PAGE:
Staying Alive: Mike Horn's Latest Expedition Circumnavigates The Globe
A sleek grey racing yacht with bright blue masts has spent several months anchored in Deep Water Bay. Pangaea and her owner, South African-born adventurer Mike Horn, are enjoying some R&R after sailing three-quarters of the way around the world on an expedition destined for the record books.
Known as Pole2Pole and begun in May 2016, this adventure involves making the first circumnavigation of the globe via both poles. It is actually a series of distinct adventures. Last year, for example, the 52-year-old made a historic solo 57-day, 5,000-kilometre unsupported ski-born crossing of Antarctica as part of the expedition.
“As long as I’m alive, everything is going well,” says Horn, who was once a member of a group of 12 adventurers, 10 of whom have since lost their lives. “I’m very fortunate and very lucky to have been able to survive for so long, but that does not mean that I will survive the crossing of the North Pole.”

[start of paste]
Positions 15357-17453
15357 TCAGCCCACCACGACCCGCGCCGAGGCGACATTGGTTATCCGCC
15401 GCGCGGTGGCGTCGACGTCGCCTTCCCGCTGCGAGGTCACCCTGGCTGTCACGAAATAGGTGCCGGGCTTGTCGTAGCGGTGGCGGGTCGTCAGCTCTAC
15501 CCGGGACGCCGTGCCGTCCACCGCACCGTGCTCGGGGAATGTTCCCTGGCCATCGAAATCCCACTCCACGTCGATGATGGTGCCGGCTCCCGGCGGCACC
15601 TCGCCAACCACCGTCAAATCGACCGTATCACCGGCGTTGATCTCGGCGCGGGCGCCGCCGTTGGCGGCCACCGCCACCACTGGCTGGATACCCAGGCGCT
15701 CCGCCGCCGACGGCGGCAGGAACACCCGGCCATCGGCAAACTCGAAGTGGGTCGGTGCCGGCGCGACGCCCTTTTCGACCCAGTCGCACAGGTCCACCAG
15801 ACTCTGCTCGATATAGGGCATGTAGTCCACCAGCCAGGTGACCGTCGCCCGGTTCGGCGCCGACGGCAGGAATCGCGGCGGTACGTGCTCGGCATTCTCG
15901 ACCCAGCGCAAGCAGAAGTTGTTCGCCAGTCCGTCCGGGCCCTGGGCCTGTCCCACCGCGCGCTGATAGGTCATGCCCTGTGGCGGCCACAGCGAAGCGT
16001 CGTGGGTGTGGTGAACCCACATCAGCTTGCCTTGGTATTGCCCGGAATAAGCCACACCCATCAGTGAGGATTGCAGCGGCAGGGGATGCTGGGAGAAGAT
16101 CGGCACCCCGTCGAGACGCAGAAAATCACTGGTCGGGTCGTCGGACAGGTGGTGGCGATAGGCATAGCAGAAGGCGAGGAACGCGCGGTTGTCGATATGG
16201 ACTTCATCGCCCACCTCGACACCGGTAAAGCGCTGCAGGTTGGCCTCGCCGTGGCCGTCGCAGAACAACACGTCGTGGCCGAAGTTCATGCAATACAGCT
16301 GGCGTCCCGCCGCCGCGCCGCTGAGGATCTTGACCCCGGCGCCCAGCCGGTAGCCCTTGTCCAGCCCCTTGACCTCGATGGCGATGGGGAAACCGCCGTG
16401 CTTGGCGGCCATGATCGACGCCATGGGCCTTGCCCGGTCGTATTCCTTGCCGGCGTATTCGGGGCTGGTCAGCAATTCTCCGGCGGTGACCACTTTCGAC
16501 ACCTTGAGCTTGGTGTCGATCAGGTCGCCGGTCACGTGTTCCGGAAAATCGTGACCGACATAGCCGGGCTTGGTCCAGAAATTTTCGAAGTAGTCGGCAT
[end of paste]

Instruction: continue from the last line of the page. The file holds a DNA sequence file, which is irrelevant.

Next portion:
The next step is to sail from Hong Kong to the Kuril Islands north of Japan, on to the Aleutian Islands and across to Alaska. Over summer, he will sail through the Bering Strait and as deep into the Arctic Ocean as possible—before walking on the ice via the North Pole to Spitsbergen in Norway’s Svalbard archipelago, potentially via Greenland, depending on the ice drift. Then he’ll sail back to Europe to complete the global circuit. But the North Pole could prove tricky. The ice could break up, sending Horn into the ocean, where there’s little chance of survival.